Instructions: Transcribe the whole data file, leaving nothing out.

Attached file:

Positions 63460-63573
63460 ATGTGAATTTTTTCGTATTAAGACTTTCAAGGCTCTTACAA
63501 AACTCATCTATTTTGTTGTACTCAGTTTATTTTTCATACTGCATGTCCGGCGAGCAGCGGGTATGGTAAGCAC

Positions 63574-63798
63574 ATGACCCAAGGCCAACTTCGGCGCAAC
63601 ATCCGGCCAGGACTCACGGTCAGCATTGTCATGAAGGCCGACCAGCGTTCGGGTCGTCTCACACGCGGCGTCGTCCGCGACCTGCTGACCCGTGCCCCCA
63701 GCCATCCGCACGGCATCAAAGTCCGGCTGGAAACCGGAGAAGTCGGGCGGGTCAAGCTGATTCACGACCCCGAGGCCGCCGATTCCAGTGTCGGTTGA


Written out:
Positions 63460-63573
63460 ATGTGAATTTTTTCGTATTAAGACTTTCAAGGCTCTTACAA
63501 AACTCATCTATTTTGTTGTACTCAGTTTATTTTTCATACTGCATGTCCGGCGAGCAGCGGGTATGGTAAGCAC

Positions 63574-63798
63574 ATGACCCAAGGCCAACTTCGGCGCAAC
63601 ATCCGGCCAGGACTCACGGTCAGCATTGTCATGAAGGCCGACCAGCGTTCGGGTCGTCTCACACGCGGCGTCGTCCGCGACCTGCTGACCCGTGCCCCCA
63701 GCCATCCGCACGGCATCAAAGTCCGGCTGGAAACCGGAGAAGTCGGGCGGGTCAAGCTGATTCACGACCCCGAGGCCGCCGATTCCAGTGTCGGTTGA